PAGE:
The Linguistic Genius of Babies

Babies, especially infants, have an unmatched, genius-level ability to learn; from developing motor skills to cognitive and communicative functions, babies are resemblant of a cerebral sponge. Recently, more and more scientific attention has been directed at understanding why and how babies are able to absorb information the way they do. Below is a TedTalk video from Dr. Patricia Kuhl titled “The Linguistic Genius of Babies”, explaining the current research she is undertaking on the subject and what the fruits of the research will bring; as well, a summary of the key points in Dr. Kuhl’s video are presented further down by David Kinnane from Banter Speech & Language.

https://www.youtube.com/watch?v=G2XBIkHW954 

David Kinnane’s notes:

  • “To preserve a language, you need to speak it to babies, not adults. (This comment reminded us of Dr Pinker’s statement that linguists know a language is dead when it is spoken only by adults.)
  • A critical period exists for humans to acquire a new language efficiently – after 7 years of age, our ability to do so declines systematically.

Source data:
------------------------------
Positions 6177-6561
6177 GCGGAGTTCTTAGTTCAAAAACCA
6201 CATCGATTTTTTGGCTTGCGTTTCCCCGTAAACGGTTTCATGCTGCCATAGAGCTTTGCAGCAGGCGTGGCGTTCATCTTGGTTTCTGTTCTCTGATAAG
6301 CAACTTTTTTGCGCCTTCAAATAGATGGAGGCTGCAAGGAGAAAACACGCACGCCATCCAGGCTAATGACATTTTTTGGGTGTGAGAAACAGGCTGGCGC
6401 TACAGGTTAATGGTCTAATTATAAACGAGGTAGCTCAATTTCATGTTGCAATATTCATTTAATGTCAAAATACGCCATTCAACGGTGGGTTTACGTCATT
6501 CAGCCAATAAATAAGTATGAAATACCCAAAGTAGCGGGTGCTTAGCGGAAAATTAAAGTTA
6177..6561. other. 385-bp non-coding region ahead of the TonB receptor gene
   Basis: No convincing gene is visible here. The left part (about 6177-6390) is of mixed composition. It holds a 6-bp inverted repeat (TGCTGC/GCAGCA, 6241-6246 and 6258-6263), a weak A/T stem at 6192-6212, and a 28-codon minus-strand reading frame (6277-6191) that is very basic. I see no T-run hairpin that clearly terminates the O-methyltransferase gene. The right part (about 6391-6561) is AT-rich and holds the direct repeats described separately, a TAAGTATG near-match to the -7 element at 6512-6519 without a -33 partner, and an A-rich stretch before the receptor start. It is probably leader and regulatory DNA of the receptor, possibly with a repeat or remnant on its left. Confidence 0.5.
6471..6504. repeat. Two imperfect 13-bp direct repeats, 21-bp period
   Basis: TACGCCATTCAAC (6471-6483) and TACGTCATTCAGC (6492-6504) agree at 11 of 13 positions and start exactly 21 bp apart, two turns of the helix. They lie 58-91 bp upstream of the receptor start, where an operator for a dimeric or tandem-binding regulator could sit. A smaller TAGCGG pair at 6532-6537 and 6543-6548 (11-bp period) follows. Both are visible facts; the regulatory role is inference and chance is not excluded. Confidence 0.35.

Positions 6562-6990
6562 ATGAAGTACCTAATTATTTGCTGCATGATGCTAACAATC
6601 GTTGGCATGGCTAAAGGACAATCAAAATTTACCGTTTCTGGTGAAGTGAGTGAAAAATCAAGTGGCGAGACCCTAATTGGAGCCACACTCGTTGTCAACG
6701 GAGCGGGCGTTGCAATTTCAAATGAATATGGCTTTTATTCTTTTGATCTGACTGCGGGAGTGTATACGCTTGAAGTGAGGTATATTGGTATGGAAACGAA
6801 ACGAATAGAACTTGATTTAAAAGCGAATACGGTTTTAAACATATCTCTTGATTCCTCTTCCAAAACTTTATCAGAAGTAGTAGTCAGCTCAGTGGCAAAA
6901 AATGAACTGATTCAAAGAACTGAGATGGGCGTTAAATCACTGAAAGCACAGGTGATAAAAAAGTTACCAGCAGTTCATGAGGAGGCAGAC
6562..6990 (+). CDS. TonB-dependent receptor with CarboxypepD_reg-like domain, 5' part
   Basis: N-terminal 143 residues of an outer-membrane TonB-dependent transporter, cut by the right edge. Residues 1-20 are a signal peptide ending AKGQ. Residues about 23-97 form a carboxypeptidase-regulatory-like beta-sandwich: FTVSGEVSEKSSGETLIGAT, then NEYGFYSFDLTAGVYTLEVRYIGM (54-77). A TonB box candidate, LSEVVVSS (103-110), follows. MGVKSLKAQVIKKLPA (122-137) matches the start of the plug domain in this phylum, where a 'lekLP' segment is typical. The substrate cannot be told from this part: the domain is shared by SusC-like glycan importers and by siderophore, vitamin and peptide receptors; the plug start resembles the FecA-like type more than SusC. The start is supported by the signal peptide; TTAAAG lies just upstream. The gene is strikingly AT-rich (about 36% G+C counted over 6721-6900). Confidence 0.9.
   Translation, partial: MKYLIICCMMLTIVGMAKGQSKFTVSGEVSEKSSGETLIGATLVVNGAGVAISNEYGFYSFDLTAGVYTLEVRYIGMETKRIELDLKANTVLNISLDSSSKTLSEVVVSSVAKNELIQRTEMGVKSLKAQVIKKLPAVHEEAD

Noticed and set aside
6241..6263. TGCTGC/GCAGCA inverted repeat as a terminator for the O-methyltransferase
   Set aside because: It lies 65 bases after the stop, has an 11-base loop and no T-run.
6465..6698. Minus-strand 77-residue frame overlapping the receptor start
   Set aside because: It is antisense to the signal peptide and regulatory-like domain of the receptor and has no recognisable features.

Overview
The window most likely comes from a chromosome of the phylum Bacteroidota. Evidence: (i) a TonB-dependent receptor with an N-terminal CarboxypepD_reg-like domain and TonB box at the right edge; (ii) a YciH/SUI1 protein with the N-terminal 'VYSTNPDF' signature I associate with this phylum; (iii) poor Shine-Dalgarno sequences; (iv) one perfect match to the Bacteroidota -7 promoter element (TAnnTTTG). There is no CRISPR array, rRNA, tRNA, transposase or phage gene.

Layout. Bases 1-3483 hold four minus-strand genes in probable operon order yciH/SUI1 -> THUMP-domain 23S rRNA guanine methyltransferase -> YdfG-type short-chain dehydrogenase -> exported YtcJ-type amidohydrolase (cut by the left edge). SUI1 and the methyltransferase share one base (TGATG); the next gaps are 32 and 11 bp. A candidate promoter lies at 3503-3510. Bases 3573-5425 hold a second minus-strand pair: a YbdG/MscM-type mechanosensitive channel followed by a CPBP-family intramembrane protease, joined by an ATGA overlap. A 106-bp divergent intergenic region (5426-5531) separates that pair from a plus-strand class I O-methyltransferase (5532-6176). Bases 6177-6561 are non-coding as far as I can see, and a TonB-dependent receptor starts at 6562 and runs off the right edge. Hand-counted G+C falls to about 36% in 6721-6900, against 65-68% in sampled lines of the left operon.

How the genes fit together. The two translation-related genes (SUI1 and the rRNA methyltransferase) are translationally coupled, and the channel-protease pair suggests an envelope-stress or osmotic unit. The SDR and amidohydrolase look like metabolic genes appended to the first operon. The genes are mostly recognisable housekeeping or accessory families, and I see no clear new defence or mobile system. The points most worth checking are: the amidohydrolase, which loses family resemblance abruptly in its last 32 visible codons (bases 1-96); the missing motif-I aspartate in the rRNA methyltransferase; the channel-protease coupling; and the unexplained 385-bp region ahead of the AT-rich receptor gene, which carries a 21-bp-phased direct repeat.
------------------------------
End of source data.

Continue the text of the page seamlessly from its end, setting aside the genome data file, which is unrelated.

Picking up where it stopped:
• Babies younger than 12 months old are “citizens of the world”: they can discriminate all the sounds in every language. Adults can’t do that. We’re “language-bound” to our mother tongue (or mother tongues for bilingual children).
  • As babies listen to their parents, they are (unconsciously) taking statistics on the speech sounds used by their parents. At around 1 year of age, babies gradually lose their ability to discriminate all speech sounds in all languages and zero in on the speech sounds used in their home language(s).
  • By exposing US-born babies to Mandarin spoken by a Mandarin-speaking therapist for short periods during the first year of birth, babies of English-speaking parents maintained their ability to discriminate speech sounds native to Mandarin speakers.
  • Interestingly, results were not as favourable when the children were exposed to an audio recording in Mandarin or by watching TV.  It seems the presence of a real human being is required – food for thought in these days of iPads and Nickelodeon.”

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